Hissing Cousins: The Untold Story of Eleanor Roosevelt and Alice Roosevelt Longworth


Based on their new book Hissing Cousins: The Untold Story of Eleanor Roosevelt and Alice Roosevelt Longworth, co-authors Marc Peyser and Timothy Dwyer will present a Tea & Talk on the lifelong rivalry of these two Washington insiders.  The speakers’ presentation will take place at Ventfort Hall Mansion and Gilded Age Museum on Saturday, November 12, at 3:30 pm.  A Victorian tea will follow.

When Theodore Roosevelt became president in 1901, his beautiful and flamboyant daughter became “Princess Alice,” arguably the century’s first global celebrity. When she married Ohio Senator Nicholas Longworth, the White House wedding reception hit the newspapers like a storm.  In 1933, at the depth of the Great Depression, Alice’s first cousin Eleanor moved into the White House as First Lady, wife of Franklin Delano Roosevelt.

The two women had been born eight months (1884) and twenty blocks apart in New York City, spent much of their childhoods together and were far more alike than most historians acknowledge.  But their politics and personalities couldn’t have been more distinct.

Democratic icon Eleanor was committed to social justice and hated the limelight.  Republican Alice was an opponent of big government who gained notoriety for her cutting remarks.  The cousins liked to play up their rivalry.  During the 1930s, they wrote opposing syndicated newspaper columns and embarked on competing nationwide speaking tours.

Peyser is a writer and former deputy editor at both Newsweek and Budget Travel.  His work has appeared in The New York Times, Life, Vogue, Time and Conde Nast Traveler.  He is currently the deputy editor of All You magazine.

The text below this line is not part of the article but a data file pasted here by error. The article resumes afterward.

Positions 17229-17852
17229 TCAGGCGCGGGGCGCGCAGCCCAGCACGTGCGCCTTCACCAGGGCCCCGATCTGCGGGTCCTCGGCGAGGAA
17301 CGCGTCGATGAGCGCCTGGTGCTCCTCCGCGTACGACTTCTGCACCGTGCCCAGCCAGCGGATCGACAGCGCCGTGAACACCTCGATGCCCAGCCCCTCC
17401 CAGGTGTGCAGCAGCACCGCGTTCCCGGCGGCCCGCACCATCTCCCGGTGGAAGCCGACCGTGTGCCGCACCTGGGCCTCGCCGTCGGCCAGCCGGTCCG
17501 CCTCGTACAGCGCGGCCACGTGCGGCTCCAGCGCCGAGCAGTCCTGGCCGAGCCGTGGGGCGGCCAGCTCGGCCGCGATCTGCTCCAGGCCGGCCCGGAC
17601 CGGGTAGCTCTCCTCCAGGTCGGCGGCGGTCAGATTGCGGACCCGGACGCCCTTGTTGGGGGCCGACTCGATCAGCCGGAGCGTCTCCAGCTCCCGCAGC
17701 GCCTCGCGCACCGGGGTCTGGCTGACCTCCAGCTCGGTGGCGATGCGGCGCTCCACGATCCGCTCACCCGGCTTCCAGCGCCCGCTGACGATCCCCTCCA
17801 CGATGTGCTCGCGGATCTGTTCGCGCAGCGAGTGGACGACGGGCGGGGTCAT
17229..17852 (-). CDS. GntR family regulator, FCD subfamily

Dwyer’s work has appeared in Time, Washingtonian and online at The Atlantic.  He is the chief executive officer of The School Choice Group, an education advisory company.

Tickets for the Tea & Talk are $24 for advance reservations and $29 day of the event.  Reservations are highly recommended as seating is limited.  For information or reservations call Ventfort Hall at 413-637-3206 or visit info@gildedage.org. The historical mansion is located at 104 Walker Street in Lenox.

An Official Project of Save America’s Treasures program sponsored by The White House, Ventfort Hall Mansion and Gilded Age Museum was built in 1893 for George and Sarah Morgan.  She was the sister of J. Pierpont Morgan, the legendary financier.  The museum offers daily tours of the historic mansion, as well as Tea & Talks, such exhibitions as the Bellefontaine Collection, concerts, theater and other programs. This elegant Jacobean-Revival Berkshire “cottage,” listed on the National Register of Historic Places, is open to the public year round and is available for private rental. Ventfort Hall has undergone substantial restoration, which continues.

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